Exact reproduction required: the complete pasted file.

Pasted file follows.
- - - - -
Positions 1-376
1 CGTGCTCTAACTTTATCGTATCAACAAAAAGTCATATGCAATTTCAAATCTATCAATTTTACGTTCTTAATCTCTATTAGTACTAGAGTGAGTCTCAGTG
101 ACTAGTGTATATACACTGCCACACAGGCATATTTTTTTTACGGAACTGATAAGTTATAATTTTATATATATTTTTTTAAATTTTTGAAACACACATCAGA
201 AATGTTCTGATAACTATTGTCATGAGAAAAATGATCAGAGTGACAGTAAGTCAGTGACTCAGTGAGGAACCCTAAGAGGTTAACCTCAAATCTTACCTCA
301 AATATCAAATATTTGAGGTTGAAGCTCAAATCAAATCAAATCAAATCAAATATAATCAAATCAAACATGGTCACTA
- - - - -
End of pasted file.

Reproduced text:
Positions 1-376
1 CGTGCTCTAACTTTATCGTATCAACAAAAAGTCATATGCAATTTCAAATCTATCAATTTTACGTTCTTAATCTCTATTAGTACTAGAGTGAGTCTCAGTG
101 ACTAGTGTATATACACTGCCACACAGGCATATTTTTTTTACGGAACTGATAAGTTATAATTTTATATATATTTTTTTAAATTTTTGAAACACACATCAGA
201 AATGTTCTGATAACTATTGTCATGAGAAAAATGATCAGAGTGACAGTAAGTCAGTGACTCAGTGAGGAACCCTAAGAGGTTAACCTCAAATCTTACCTCA
301 AATATCAAATATTTGAGGTTGAAGCTCAAATCAAATCAAATCAAATCAAATATAATCAAATCAAACATGGTCACTA